If you’re like most people, creating a budget tends to fall to the bottom of your to-do list. And it’s no wonder! There’s something about a budget that feels so restrictive. Between careers and personal obligations, our lives have enough structure. Who wants to pile on even more rules?
The thing is, the right kind of budget should empower rather than confine you. It should allow you to spend money on the things that make you happy and still meet your financial goals.
I’ve finally found a budget that works for me, and I’m so excited to share it. Scroll down for five simple steps to start building yours.
#1: Calculate your monthly after-tax income.
First, you need to understand what you’re working with. The key is knowing how much money you actually take home each month after taxes and retirement contributions. If you don’t know this number off the top of your head, review your last paycheck. If your salary fluctuates month to month, consider averaging your take-home pay over the last few months to get a better idea.
#2: Tally your monthly living expenses.
Next, make a list of your living expenses. These can be bills you’re locked into or essentials you need to survive. If you took a pay cut at work, it would be very difficult to slash these items from your budget. Rent, mortgage, car payment, insurance, utilities, groceries, and phone bill are all fair game.
photo via natalie off duty
#3: Determine your discretionary spending.
Here comes the best part. This category represents anything you spend money on for fun. Think date nights, Netflix, fitness classes, travel, and Kindle books. (Or is that just my credit card statement?) These are discretionary purchases you could eliminate or delay if things got tight. Estimating this number can be difficult because it varies month to month. I like to use Personal Capital, a free online budgeting tool, to track my spending by category. For better or worse, it divulges exactly how much I (over)spend on cappuccinos.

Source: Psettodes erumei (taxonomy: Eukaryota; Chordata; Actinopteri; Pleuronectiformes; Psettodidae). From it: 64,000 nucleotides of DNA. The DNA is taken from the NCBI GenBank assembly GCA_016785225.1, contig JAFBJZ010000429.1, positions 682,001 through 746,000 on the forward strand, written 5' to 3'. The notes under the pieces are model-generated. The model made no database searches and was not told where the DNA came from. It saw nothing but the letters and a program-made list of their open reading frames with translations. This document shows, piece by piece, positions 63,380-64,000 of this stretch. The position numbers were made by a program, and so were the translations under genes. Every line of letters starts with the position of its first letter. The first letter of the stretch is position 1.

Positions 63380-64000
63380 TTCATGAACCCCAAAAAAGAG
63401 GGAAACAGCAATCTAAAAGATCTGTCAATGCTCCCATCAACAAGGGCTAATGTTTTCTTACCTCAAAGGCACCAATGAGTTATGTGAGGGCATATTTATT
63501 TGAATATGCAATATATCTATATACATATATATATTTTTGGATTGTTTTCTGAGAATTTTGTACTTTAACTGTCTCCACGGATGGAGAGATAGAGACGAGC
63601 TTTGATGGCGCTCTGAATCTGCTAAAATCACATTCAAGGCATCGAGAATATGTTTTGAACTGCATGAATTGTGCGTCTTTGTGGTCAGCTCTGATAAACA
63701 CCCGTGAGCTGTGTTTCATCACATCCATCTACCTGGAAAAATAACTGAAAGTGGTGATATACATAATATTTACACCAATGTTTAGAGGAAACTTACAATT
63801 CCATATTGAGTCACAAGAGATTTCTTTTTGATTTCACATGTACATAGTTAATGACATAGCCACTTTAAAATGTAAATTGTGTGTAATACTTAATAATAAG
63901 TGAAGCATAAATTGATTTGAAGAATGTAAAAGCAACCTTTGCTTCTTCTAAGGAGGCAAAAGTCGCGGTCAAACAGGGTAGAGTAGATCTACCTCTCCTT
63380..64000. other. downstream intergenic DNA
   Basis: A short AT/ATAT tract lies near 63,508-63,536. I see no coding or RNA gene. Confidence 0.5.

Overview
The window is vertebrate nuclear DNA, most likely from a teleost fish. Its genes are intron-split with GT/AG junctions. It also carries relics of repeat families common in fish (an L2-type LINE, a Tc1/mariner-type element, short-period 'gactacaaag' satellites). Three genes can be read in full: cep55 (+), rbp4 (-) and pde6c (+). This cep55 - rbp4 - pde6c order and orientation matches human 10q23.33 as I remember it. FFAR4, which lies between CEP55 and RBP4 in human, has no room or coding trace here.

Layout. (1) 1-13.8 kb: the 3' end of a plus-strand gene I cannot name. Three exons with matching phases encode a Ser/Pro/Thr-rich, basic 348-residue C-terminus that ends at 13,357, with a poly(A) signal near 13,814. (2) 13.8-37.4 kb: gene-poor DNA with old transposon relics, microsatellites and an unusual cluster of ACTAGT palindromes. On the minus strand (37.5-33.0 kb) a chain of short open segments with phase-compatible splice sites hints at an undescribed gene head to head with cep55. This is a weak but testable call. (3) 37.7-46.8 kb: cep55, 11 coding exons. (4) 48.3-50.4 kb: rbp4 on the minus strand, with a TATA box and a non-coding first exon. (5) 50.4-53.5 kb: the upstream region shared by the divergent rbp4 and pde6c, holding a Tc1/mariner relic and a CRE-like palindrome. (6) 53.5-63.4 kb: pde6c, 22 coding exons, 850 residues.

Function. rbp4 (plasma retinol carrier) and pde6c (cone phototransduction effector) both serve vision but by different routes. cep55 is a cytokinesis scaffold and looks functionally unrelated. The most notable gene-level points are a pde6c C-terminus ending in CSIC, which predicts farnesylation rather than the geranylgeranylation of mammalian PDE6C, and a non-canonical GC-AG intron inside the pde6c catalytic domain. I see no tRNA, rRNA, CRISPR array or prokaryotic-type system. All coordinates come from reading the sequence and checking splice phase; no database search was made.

#4: Write down your financial goals.
After subtracting your living and discretionary expenses from your monthly income, how much is left? Ideally, this is cash you will put toward your financial goals, which might include:
Paying down debt — If you have credit card or student debt, paying it off is a priority. My definitive guide to paying down debt will help you get started.
Setting up an emergency fund — I recommend keeping three to six months of living expenses in a safe savings account. If your car breaks down or you’re between jobs, this will save you from dipping into retirement funds or taking out a loan. Everything you need to know is in my complete guide to an emergency fund.
Contributing to a retirement fund — If your employer deducts 401(k) or IRA contributions from your paycheck, this is where you’ll categorize them. As part of your benefits package, many employers will match 3-6% of your retirement contributions. Take advantage of this free money by contributing at least what your employer will match.
Starting an investment account — If you’re debt-free, have an emergency fund, and contribute to a retirement plan, bravo! Consider opening an investment account to take things to the next level. Interest rates on basic savings accounts are 1% or less, but you can boost your returns by investing long-term in the stock market. I personally don’t have the time or desire to pick stocks and manage a portfolio, so I use Wealthfront to do it for me. Plus, they manage your first $15,000 for free.
#5: Download and set up your 50/20/30 budget.
Now that you’ve laid out your monthly finances, how do you know if you’re on the right track? This is where the 50/20/30 budget comes in. The 50/20/30 budget is a guide for managing your income in a way that allows for both saving and spending. Here’s how it works:
- 50% of your monthly after-tax income should go toward the living expenses we tallied in step 2 (rent, utilities, transportation, etc).
- 20% is allocated to financial goals like paying down debt, saving, and investing. We discussed this in step 4.
- 30% can be spent on discretionary purchases from step 3 (cable, gym memberships, shopping, travel, etc).
I want to emphasize that the 50/20/30 budget is a guide, not a rule. Someone in an expensive city may pay more than 50% in living expenses. Someone with heavy student loan debt may allocate more than 20% to financial goals. The budget is just a proportional guide to keep you in check. And it doesn’t have to be intimidating, either! The bottom line is that a successful budget is a flexible one. It should give you space to spend money on the things you value and still grow your net worth.